closeup of robot handshake

C hatbots were predicted to revolutionise customer service across the internet, replacing the need for human customer service agents and to provide 24×7 accessibility that most companies could not afford.

In 2016, the Business Insider predicted that chatbots would reach adoption rates of 80% by 2020. In reality however, early chatbots were plagued with basic errors in their natural language processing (NLP) algorithms; they simply could not understand what humans were asking of them. The problem continues to exist to this day, with missed intents (“I don’t understand”) and false positives (“I think I understand”, but resulting in a wrong answer) typically making up 60-70% of open text responses today.

Despite recent advancements in the NLP, many chatbots and many other businesses do not use them at all due to personal experiences with chatbots.

This then begs the question: what is the current state of the chatbot market in 2021? More importantly, can chatbots deliver on their basic premise and deliver solid results in 2021 and beyond?

What is the state of the market? 

Many businesses started on their chatbot journey with the expectation that chatbots would not only revolutionise customer experience with their “always on” feature, but would also deliver significant cost savings to their business. The experience of companies that initially deployed chatbots over the last several years has been less than stellar however, leading to a slow-down of their chatbot development schedules. In some cases, companies have decommissioned their chatbots due to poor customer feedback. Many other businesses have actually put off plans for chatbots due to the experience of others. Recent research by bot performance experts, INTNT.AI, for example, suggest only 6.75% of the UK’s top insurance companies have adopted a chatbot despite the progresses made in recent years in the field of chatbot development.  This might be because a crucial element, the on-going training of the chatbot to suit the companies’ use case(s) are often neglected, leading to relatively poor results in customer engagement through such chatbots.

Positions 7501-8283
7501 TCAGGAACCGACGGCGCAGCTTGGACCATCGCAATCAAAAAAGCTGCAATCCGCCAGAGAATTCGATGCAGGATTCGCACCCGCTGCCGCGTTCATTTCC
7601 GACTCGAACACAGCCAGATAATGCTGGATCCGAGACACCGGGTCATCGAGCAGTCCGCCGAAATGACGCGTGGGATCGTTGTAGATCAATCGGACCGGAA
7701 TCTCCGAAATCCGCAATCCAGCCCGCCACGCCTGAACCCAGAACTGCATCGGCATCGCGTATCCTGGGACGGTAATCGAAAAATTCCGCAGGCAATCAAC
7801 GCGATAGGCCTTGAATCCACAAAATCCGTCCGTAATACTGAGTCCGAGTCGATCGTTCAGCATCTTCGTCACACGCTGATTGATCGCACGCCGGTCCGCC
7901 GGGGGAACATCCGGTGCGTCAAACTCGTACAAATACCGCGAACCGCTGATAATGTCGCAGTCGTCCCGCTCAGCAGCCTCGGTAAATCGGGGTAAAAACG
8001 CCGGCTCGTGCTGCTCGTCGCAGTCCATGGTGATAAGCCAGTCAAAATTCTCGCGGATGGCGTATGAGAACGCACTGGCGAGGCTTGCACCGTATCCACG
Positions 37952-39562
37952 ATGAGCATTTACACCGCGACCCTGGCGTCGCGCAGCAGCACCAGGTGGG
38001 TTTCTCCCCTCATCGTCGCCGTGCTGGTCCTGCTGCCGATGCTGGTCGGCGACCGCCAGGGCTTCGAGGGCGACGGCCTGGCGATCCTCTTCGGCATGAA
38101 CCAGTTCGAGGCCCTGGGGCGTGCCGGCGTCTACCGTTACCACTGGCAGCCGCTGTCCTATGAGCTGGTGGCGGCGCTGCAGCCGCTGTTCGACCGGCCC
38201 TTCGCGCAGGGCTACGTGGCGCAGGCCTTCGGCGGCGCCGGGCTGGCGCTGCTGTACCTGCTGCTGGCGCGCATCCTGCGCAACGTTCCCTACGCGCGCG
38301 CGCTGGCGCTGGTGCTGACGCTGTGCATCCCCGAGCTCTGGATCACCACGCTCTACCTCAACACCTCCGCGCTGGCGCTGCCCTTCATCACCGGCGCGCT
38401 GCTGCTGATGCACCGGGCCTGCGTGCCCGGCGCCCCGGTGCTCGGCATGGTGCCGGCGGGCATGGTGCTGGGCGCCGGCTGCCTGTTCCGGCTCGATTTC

two toy robots on orange background

If chatbot technology has progressed, why are adoption rates so low?

The chatbot market has not grown as fast as early estimates expected. Gartner forecasted in 2017 that by 2020 the average person would have more conversations with a bot than with their spouse. TechCrunch even expected major websites to be shut down in favour of new conversational customer interactions through chatbots. 

Despite early growth forecasts being off the mark, the chatbot market is still robust. It was valued at $1.17 billion in 2018, is expected to reach $10.8 billion in 2026. Chatbots are expected to save the healthcare, banking, and retail sectors $11 billion annually by 2022. This expansion is being driven by large players in the natural language processing (NLP) space, including Microsoft, IBM Watson, Amazon, Facebook and Google, among others. With better NLPs, chatbots become more functional, more intelligent in being able to understand human communications. As use cases increase, so does the demand for more intelligent bots, bots that can be adapted and adopted for specific company use cases, thus the new moniker AI Bots.

What kinds of bots exist in the market today?

Currently, there are two distinct forms of chatbot: scripted and free-form AI bots. Scripted bots rely on the user selecting pre-determined questions that the bot has scripted answers to. This limits the functionality of the chatbot, and limits the customer service experience that AI bots can potentially offer, but serves basic queries well.

Free-form AI bots on the other hand, can respond to user-constructed queries and offer a more human-like interaction, but can be subjected to misunderstandings of the AI bot to free-form queries. A hybrid AI bot combines the best of both worlds, providing both a simple Q&A format when required, but having the flexibility to provide answers to any ad-hoc questions that the customer might have.

ai robot balancing boxes

What is the biggest problem with chatbots? 

Part of the reason why scripted chatbots are still useful is that free-form open text chatbots are often prone to mistaking the intent behind a customer’s query, yielding either no or wrong answers to customers’ questions.